WASHINGTON -- A majority of Americans say the person responsible for leaking top-secret documents about U.S. surveillance of phone and Internet records should be criminally prosecuted, a new USA TODAY/Pew Research Center Poll finds, even as views are closely divided about the wisdom of the programs themselves.
The poll, taken Wednesday through Sunday, shows a nation riven by cross-currents about the unauthorized disclosures by Edward Snowden, a former contractor for the National Security Agency, of sweeping surveillance programs that can collect information about millions of Americans and foreigners.
By 54%-38%, those surveyed say he should be prosecuted. Most Americans say the programs have helped prevent terrorist attacks, by 53%-41%, a point pressed by top administration officials including Director of National Intelligence James Clapper.
There is an almost even split on the most fundamental question. By 48%-47%, Americans divide over whether they approve or disapprove of the programs as part of the effort to fight terrorism. By another narrow margin, 49%-44%, they say the release of classified information serves rather than harms the public interest.
The mix of views, some of them conflicting, underscores the complications of public opinion on the issue. Previous polls have shown divergent results when asked about the programs. That may help explain why both President Obama and Snowden publicly were making their arguments for and against the programs in interviews published and aired Monday.
"The more people learn about this, it could affect their final judgment on whether the government was right or wrong to do what it's been doing," says Michael Dimmock, director of the Pew Research Center for the People & the Press. "What I think you're seeing in a lot of the surveys is that the public isn't particularly happy about this program, particularly in the realm of civil liberties and privacy, but a lot of people are willing to give the government a certain amount of leeway in fighting against terrorism."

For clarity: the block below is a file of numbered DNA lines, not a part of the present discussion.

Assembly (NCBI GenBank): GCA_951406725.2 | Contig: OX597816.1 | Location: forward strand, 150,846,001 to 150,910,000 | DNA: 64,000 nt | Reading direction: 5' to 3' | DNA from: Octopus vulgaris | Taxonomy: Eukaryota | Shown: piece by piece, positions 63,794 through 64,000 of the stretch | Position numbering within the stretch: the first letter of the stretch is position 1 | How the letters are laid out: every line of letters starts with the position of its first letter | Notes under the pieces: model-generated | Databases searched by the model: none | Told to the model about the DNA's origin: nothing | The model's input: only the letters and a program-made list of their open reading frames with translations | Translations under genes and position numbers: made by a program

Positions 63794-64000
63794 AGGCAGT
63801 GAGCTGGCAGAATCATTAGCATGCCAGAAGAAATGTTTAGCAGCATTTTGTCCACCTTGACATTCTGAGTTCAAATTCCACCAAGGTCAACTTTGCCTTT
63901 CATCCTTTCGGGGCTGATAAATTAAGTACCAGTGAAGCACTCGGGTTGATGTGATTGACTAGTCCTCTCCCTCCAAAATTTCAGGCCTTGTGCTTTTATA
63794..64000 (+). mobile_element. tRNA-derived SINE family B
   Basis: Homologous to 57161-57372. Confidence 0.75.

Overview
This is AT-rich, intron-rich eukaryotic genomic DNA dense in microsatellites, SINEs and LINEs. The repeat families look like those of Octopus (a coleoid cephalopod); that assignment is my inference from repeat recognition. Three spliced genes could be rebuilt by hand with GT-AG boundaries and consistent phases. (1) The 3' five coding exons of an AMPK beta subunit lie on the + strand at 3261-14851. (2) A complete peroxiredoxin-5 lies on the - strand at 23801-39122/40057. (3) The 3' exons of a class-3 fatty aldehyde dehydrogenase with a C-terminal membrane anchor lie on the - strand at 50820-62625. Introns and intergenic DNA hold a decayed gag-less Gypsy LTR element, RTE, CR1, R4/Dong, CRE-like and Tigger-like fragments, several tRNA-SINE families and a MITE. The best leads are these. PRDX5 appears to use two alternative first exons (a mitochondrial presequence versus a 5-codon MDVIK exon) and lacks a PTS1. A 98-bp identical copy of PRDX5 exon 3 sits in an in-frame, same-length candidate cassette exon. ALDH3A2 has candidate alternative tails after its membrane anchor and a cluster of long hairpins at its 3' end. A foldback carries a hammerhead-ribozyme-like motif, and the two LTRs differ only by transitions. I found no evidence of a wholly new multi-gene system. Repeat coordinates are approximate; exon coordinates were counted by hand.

The apparent ambivalence is no surprise, he says. "The struggle to find the balance between civil liberties and security is one of the toughest struggles Americans face because we hold both of those principles dearly."
By now, nearly everyone is aware of the issue. In the USA TODAY/Pew Research Center poll, 51% say they had heard a lot about it; 35% said they had heard a little.
A 54% majority of Americans assume that the government probably has collected data about their own communication and most aren't happy about it. Nearly two-thirds, 63%, say they would feel their personal privacy had been violated if that happened.
In a polarized world, there is no partisan difference on some of the questions. Republicans and Democrats hold virtually identical views on whether the leaks serve the public interest 49% of Republicans and 50% of Democrats say it did and on whether the government should prosecute the leaker. Fifty-nine percent of Republicans and Democrats endorse that idea.
There was a significant generational divide on some questions. Sixty percent of those 18 to 29 years old say the leaks serve the public interest. Thirty-six percent of those 65 and older agree.
The survey of 1,512 adults by landline and cellphone has a margin of error of +/-2.9 percentage points.
In an online chat Monday hosted by Glenn Greenwald of The Guardian, which first published the leaks, Snowden denied that he had shared secret intelligence with the Chinese government or that he had taken steps against the interests of the United States.
"It's important to bear in mind I'm being called a traitor by men like former vice president Dick Cheney," Snowden said in the chat, blaming Cheney for violations of civil liberties and the Iraq War. "Being called a traitor by Dick Cheney is the highest honor you can give an American."
An interview with Obama on PBS' Charlie Rose show is scheduled to air Monday night. The session, which included questions about the NSA controversy, was recorded at the White House Sunday.